Not sure I like the name, but having recently emerged from 4 yeas of full time motherhood I’m an outright advocate of mummy blogging. I don’t write one myself but I regularly check into a couple, as written by friends.
Beyond serving the purpose of reaching out to other mums – which lets face it is the only thing that keeps you sane during the long hours of tots, bots, naps and tats (and sane is important when you’re responsible for the future of the planet), they also allow us to keep the grey matter snapping while the world around is reduced to clock watching until its someone else’s turn – a little simplistic I grant you but not far wrong.
So why are they so popular? To give you an idea, last year’s BlogHer conference attracted 22,000 attendees. That would fill the O2 arena! Beyond the ability to blog from home, connect with others and use them to record key events, it is also an important outlet for creativity. The aim is not so much to monetize but moreover to retain some influence, and trust me when you hear yourself permanently negotiating what colour tights, spoon and drinker your kids will use, you can feel your self respect slipping rapidly.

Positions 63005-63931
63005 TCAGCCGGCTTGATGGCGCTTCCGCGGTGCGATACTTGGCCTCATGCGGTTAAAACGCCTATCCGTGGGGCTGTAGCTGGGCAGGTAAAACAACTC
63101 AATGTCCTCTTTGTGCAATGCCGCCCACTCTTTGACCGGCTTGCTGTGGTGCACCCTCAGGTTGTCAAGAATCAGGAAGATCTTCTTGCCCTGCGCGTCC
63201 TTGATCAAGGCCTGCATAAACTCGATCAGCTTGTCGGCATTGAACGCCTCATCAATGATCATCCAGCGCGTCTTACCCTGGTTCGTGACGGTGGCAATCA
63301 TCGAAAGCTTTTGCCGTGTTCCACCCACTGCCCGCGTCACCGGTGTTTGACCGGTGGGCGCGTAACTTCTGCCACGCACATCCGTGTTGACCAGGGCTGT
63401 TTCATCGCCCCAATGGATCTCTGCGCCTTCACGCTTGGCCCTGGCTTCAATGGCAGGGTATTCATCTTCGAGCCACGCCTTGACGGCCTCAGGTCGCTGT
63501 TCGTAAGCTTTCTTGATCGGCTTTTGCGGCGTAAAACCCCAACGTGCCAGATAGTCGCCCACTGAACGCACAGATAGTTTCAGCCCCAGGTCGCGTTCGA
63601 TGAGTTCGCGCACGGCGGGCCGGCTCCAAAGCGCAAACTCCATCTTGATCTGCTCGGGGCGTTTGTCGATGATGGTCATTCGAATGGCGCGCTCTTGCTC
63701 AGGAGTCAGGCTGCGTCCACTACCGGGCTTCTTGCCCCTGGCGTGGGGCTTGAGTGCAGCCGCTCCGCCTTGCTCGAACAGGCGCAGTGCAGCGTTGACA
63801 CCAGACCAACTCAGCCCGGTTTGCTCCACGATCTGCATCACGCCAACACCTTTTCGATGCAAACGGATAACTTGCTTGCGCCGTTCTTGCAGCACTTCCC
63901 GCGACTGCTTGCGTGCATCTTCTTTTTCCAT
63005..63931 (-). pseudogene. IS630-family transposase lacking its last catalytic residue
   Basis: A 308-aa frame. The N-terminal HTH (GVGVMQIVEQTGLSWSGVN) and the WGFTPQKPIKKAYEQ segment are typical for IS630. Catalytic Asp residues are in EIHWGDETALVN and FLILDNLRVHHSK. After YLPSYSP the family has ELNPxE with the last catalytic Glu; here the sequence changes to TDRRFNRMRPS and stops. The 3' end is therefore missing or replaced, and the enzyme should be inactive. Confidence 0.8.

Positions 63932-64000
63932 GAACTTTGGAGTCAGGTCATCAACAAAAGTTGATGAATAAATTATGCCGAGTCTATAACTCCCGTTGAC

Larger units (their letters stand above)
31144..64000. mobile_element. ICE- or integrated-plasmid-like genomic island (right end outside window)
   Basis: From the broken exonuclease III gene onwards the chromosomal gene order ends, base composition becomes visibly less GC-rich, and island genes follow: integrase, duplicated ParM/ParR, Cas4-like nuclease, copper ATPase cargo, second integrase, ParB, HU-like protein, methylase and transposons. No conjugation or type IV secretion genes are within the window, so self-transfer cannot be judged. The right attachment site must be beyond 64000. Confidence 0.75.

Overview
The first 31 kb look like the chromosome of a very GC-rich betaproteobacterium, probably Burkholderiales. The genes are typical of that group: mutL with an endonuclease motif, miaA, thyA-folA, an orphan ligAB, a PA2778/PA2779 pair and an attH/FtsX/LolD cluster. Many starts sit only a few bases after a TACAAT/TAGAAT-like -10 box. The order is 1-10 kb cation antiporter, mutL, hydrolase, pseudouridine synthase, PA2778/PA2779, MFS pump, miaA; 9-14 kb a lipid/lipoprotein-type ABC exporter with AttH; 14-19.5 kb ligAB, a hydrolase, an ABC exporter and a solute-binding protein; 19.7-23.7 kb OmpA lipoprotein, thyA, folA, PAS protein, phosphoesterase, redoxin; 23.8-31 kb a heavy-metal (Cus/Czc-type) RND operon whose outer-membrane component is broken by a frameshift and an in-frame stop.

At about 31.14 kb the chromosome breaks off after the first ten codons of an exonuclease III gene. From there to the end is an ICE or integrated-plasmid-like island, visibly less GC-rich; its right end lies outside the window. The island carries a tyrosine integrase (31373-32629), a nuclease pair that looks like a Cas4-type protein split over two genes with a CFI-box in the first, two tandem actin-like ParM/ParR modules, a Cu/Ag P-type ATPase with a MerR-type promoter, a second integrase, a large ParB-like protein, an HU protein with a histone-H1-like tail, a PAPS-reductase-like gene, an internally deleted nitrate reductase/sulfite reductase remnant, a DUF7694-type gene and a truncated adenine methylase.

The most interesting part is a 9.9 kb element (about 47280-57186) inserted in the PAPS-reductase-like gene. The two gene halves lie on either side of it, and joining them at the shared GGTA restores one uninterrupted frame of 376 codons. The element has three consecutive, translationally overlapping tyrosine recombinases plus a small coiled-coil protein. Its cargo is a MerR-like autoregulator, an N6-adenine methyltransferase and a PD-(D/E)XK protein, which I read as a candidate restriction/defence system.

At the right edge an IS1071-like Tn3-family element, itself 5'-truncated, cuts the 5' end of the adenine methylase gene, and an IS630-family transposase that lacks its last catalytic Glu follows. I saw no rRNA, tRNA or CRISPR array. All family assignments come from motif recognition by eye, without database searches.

Another important role these ladies play is to give other mums the word on how good, bad or otherwise products and brands are doing at helping us along. Product reviews are prevalent. Beyond what a marketer would have you believe, the opinion of other mums really cuts the mustard when trying to figure out which portable high chair option suits you best.
So who are they? Usually middle class, expressive, community focused women – who really enjoy doing it. What better reason?! Beyond that its a potent outlet to vent frustrations. YeeHaa.
So, mum’s keep on blogging. I’m a fan, and there are millions of us about. It’s also something we can take time out for, and it’s just for us. Net good in deed 🙂
My personal favourite is one written by an old boarding school buddy Jenny. With beautiful grainy photo illustrations and a diary-esque style, quite common with mummy blogs, she has me in stitches while drawing parallels with my own experiences; the ones only I know and just don’t have the ability or time to share with the world. But then that’s the beauty of it. I don’t need to. Jenny does it for me.